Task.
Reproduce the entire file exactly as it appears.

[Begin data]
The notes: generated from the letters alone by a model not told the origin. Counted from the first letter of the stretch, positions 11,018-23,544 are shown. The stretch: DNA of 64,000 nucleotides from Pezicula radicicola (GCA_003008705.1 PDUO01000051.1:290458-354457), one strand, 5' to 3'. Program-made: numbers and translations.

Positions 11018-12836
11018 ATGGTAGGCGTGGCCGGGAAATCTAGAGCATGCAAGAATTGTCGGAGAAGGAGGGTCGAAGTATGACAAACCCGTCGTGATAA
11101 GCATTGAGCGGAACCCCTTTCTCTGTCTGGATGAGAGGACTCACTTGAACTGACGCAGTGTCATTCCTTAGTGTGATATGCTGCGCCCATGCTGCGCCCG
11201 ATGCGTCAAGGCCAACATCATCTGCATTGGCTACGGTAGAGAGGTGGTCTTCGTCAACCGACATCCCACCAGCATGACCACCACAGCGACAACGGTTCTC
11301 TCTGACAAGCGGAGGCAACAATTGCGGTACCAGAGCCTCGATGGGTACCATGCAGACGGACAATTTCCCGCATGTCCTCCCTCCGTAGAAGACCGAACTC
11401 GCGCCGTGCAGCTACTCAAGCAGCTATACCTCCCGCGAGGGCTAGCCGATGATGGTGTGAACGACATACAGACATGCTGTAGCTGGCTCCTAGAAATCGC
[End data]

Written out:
The notes: generated from the letters alone by a model not told the origin. Counted from the first letter of the stretch, positions 11,018-23,544 are shown. The stretch: DNA of 64,000 nucleotides from Pezicula radicicola (GCA_003008705.1 PDUO01000051.1:290458-354457), one strand, 5' to 3'. Program-made: numbers and translations.

Positions 11018-12836
11018 ATGGTAGGCGTGGCCGGGAAATCTAGAGCATGCAAGAATTGTCGGAGAAGGAGGGTCGAAGTATGACAAACCCGTCGTGATAA
11101 GCATTGAGCGGAACCCCTTTCTCTGTCTGGATGAGAGGACTCACTTGAACTGACGCAGTGTCATTCCTTAGTGTGATATGCTGCGCCCATGCTGCGCCCG
11201 ATGCGTCAAGGCCAACATCATCTGCATTGGCTACGGTAGAGAGGTGGTCTTCGTCAACCGACATCCCACCAGCATGACCACCACAGCGACAACGGTTCTC
11301 TCTGACAAGCGGAGGCAACAATTGCGGTACCAGAGCCTCGATGGGTACCATGCAGACGGACAATTTCCCGCATGTCCTCCCTCCGTAGAAGACCGAACTC
11401 GCGCCGTGCAGCTACTCAAGCAGCTATACCTCCCGCGAGGGCTAGCCGATGATGGTGTGAACGACATACAGACATGCTGTAGCTGGCTCCTAGAAATCGC